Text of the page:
Some of the designers’ first commercial moulded plywood products included the Eames Elephant (top) and the Lounge Chair Wood (middle). The Eames Lounge Chair (bottom) itself came later

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The Eames Lounge Chair

Although released later on in Charles and Ray Eames’ reign in 1956, the development of the Eames Lounge Chair started long before that. With the product design partnership still in its infancy in the early 40s, the pair started to develop the moulded process that became a key contributor to the success and accessibility of the Eames catalogue. Shortly after one of the team’s first commercial products to use the technique was born – the still iconic Eames Elephant – came the Lounge Chair Wood (LCW).


Sit at the top of iconic furniture design for nearly 70 years and you’re bound to make some waves


LCW’s moulded plywood production process meant the single-material seat could be shaped around users’ bodies and how they actually sit, making it a ground-breaking innovation and leading Time magazine to name LCW as its ‘Chair of the Century’.

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Poltrana Frau’s 1919 club armchair (top) and the Eames Lounge Chair at Hide Out house in LA (middle) and Unltd house in Belarus (bottom). Photos: Brandon Shigeta (middle), Nordes Design Group (bottom)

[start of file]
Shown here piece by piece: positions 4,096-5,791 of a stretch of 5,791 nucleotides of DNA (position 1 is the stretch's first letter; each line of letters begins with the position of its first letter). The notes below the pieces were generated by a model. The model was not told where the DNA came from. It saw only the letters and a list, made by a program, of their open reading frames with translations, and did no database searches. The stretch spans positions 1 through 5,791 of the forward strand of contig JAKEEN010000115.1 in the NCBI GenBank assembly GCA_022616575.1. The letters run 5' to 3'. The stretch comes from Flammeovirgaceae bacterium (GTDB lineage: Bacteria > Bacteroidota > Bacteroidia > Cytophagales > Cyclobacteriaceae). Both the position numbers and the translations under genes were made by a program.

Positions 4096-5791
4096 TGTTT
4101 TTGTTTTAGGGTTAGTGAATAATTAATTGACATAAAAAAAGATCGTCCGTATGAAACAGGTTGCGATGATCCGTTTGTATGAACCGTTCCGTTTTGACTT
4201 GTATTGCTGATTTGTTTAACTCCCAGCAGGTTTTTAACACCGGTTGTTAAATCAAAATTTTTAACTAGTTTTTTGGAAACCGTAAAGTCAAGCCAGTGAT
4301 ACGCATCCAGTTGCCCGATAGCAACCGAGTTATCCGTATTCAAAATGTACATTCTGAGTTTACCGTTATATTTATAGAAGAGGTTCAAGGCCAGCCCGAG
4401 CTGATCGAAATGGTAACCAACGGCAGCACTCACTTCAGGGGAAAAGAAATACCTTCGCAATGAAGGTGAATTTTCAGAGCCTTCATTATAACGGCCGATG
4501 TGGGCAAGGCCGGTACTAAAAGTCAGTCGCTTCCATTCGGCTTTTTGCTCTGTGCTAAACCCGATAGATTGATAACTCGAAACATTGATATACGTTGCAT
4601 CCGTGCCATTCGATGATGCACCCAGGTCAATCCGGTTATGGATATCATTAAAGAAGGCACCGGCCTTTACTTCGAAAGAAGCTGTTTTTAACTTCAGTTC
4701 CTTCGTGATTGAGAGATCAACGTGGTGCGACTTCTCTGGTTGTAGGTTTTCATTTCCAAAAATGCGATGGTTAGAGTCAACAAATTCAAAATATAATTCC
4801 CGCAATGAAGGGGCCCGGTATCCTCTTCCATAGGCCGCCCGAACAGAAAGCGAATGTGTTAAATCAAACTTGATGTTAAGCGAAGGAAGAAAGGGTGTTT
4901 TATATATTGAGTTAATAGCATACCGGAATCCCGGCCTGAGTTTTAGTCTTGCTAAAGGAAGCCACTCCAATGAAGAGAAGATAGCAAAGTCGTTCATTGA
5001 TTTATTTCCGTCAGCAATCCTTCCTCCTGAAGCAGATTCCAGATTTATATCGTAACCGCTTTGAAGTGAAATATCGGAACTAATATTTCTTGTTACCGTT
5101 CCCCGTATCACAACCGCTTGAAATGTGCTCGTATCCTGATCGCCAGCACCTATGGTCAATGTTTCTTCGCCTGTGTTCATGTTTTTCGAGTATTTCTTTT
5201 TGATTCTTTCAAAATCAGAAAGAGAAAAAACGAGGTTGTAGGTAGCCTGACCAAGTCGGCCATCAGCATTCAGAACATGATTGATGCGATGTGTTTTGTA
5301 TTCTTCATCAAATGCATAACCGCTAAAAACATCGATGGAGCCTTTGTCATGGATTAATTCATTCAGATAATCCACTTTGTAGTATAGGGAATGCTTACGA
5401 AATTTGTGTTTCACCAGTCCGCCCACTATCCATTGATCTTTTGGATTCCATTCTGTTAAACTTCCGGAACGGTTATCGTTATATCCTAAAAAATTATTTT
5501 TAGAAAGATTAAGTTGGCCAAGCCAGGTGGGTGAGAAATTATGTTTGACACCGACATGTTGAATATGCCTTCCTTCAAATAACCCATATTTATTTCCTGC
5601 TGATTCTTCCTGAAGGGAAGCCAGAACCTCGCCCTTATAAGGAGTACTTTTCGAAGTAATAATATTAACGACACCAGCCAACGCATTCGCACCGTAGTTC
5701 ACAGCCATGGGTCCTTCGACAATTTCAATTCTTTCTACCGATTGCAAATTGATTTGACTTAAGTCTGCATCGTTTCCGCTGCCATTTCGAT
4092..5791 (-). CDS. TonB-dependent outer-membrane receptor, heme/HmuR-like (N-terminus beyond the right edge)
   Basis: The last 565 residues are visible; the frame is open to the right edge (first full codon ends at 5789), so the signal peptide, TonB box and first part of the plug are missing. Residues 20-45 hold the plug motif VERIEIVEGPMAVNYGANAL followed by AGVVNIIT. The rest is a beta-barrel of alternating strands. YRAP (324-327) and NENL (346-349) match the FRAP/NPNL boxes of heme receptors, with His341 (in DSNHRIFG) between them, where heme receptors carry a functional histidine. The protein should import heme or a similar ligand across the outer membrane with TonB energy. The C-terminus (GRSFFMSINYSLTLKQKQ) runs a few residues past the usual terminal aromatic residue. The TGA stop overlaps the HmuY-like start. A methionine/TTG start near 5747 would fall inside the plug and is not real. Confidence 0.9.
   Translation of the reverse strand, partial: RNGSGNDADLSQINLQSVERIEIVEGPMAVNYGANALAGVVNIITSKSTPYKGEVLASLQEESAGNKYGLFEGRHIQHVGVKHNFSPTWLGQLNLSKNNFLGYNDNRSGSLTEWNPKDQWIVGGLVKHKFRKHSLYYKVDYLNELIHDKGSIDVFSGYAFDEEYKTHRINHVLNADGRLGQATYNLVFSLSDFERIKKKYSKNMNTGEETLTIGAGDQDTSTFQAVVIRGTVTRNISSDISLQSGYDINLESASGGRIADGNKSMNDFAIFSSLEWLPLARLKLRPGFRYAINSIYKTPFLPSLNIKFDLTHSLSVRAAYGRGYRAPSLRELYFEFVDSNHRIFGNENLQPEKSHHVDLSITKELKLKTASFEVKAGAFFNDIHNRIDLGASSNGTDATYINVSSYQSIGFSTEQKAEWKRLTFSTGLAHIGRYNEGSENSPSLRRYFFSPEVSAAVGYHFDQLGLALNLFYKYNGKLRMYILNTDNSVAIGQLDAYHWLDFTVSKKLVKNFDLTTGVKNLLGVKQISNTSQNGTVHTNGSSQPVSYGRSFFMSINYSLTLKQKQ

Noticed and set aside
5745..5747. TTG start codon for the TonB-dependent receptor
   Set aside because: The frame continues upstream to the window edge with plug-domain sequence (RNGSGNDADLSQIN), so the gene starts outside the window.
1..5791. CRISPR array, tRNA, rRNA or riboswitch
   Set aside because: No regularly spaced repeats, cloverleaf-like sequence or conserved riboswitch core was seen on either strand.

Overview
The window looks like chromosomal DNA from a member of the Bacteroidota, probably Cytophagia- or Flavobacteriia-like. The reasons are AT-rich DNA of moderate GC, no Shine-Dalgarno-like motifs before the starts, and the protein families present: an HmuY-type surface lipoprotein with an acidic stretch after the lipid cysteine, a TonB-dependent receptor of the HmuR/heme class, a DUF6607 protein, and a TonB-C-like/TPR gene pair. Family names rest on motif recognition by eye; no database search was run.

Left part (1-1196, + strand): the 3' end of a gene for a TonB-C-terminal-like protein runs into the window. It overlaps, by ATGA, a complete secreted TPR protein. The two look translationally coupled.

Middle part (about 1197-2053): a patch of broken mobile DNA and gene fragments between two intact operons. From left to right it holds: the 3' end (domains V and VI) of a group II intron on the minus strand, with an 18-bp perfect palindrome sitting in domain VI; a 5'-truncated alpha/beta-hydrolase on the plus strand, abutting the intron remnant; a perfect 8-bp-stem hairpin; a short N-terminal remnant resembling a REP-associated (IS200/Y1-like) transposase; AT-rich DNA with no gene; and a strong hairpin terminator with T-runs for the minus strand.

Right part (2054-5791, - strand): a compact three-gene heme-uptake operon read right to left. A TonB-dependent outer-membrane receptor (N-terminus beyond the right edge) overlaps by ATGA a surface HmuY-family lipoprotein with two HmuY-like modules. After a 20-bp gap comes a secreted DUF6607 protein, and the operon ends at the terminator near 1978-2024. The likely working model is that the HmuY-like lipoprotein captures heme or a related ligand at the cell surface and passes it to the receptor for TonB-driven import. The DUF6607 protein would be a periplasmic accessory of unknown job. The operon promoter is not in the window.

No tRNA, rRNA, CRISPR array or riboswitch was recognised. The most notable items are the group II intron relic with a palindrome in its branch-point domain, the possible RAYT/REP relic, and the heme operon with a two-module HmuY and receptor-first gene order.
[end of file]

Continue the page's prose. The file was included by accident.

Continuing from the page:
The Eames Lounge Chair: how a design classic was made | News

Poltrana Frau’s 1919 club armchair (top) and the Eames Lounge Chair at Hide Out house in LA (middle) and Unltd house in Belarus (bottom). Photos: Brandon Shigeta (middle), Nordes Design Group (bottom)

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Joining the club: design inspiration

Inspired by the rich materials and the deep, surrounding comfort of an English club armchair – itself a lasting style that’s remained consistently popular for the last century or more, as evidenced by Poltrana Frau’s 1919 armchair to name just one – the Eames’ decided to create a more contemporary version with an extremely simple double pairing of forms – the chair’s back and headrest, and seat and ottoman are the exact same dimensions – fixed together at the perfect angles to create its iconic shape.


The Eames Lounge Chair’s back and headrest, and seat and ottoman are the exact same dimensions